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Durham Research Online
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East European retailing : a consumer perspective.

Mueller, R. D. and Broderick, A. J. (1995) 'East European retailing : a consumer perspective.', International journal of retail and distribution management., 23 (1). pp. 32-40.

Abstract

Describes an extensive consumer survey carried out in 1993 in Bulgaria, the Czech Republic and Hungary. Empirical findings provide an understanding of the food retail systems in Eastern Europe, consumer behaviour and consumer satisfaction with the various forms of food retailing. The cross-cultural descriptive comparisons support and expand on current literature in East European retail systems, and bridge an information gap by incorporating East European consumer views. The analysis is particularly useful for domestic and international retailers when considering their development strategies. Primary findings show that frequency of shopping (the majority shop at least three times a week) and distance to shop (within walking distance) is due to lack of an adequate domestic infrastructure. Surprisingly, the majority of Bulgarians and Czechs use private shops most often, whereas state-owned stores seem to be prevalent in Hungary. Perceptions of stores in terms of layout, cleanliness, atmosphere, good service, quality foods, good variety of foods, favour private shops and mirror Western perceptions about the substandard nature of Communist food retailing. Hungary is exceptional in that the best prices are perceived in state-owned shops.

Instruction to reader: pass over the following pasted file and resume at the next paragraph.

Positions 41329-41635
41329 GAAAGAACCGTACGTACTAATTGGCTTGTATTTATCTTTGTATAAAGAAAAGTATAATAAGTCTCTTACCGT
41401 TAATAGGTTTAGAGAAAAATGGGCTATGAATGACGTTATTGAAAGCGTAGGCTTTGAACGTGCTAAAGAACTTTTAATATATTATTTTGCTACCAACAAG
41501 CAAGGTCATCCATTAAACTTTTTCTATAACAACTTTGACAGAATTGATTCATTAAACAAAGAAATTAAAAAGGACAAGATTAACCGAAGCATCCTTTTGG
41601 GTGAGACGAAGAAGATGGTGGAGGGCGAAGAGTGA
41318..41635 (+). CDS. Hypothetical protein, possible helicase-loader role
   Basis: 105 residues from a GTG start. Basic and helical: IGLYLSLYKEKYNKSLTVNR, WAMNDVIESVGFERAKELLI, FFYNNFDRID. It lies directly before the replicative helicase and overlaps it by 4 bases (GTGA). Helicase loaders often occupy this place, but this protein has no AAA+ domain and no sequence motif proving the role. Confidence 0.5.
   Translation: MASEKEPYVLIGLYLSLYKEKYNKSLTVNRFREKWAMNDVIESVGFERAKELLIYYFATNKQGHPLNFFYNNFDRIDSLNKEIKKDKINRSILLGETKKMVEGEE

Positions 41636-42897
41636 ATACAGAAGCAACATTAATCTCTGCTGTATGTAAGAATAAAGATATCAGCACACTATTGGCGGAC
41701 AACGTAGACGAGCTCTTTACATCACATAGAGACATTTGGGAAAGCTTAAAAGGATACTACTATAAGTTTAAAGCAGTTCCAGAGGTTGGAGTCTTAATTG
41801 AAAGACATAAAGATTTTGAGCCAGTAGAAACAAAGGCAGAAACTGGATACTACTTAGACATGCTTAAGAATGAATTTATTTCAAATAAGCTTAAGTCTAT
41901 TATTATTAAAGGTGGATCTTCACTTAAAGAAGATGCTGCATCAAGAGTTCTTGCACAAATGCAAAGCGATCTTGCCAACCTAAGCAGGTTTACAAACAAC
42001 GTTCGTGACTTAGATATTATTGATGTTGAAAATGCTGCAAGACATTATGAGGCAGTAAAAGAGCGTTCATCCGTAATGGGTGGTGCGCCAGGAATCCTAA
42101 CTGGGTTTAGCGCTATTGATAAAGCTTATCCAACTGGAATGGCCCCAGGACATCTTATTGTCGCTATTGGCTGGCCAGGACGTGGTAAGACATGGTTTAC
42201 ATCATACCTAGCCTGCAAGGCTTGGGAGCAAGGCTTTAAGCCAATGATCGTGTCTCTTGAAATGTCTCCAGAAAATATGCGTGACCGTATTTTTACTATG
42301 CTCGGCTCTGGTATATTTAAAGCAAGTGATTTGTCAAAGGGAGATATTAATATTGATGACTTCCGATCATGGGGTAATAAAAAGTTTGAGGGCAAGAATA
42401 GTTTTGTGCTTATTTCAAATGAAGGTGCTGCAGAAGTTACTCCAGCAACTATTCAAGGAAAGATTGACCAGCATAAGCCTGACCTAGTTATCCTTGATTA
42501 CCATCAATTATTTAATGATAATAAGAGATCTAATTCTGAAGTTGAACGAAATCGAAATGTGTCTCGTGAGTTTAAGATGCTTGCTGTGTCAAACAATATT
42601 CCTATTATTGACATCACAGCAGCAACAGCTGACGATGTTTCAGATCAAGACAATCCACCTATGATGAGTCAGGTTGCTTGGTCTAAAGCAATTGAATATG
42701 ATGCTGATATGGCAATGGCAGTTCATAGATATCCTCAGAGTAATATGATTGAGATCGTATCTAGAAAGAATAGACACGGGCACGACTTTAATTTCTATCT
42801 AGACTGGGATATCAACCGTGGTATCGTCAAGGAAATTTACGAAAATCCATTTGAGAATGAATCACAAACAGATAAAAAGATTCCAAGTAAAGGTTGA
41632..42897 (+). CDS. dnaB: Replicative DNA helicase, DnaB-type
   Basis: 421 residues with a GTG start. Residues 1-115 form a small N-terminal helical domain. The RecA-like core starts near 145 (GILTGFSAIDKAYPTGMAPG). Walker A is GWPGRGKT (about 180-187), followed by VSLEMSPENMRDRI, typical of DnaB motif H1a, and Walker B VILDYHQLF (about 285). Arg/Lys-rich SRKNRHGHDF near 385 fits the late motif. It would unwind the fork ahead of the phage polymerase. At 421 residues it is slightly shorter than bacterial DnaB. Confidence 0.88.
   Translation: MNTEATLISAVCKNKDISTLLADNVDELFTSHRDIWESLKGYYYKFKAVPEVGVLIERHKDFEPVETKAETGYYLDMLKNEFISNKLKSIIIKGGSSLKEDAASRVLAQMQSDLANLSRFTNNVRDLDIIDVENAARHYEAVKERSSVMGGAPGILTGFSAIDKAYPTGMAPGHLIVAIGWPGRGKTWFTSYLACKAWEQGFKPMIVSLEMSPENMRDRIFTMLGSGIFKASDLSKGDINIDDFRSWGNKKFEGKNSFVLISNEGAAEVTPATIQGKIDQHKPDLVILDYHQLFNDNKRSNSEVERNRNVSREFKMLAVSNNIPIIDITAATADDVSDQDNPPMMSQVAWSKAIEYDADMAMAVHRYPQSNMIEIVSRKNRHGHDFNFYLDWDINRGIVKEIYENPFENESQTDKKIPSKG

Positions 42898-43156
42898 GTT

Item Type:Article
Full text:Full text not available from this repository.
Publisher Web site:http://dx.doi.org/10.1108/09590559510078052
Record Created:29 Jun 2010 16:20
Last Modified:19 Jan 2011 16:40

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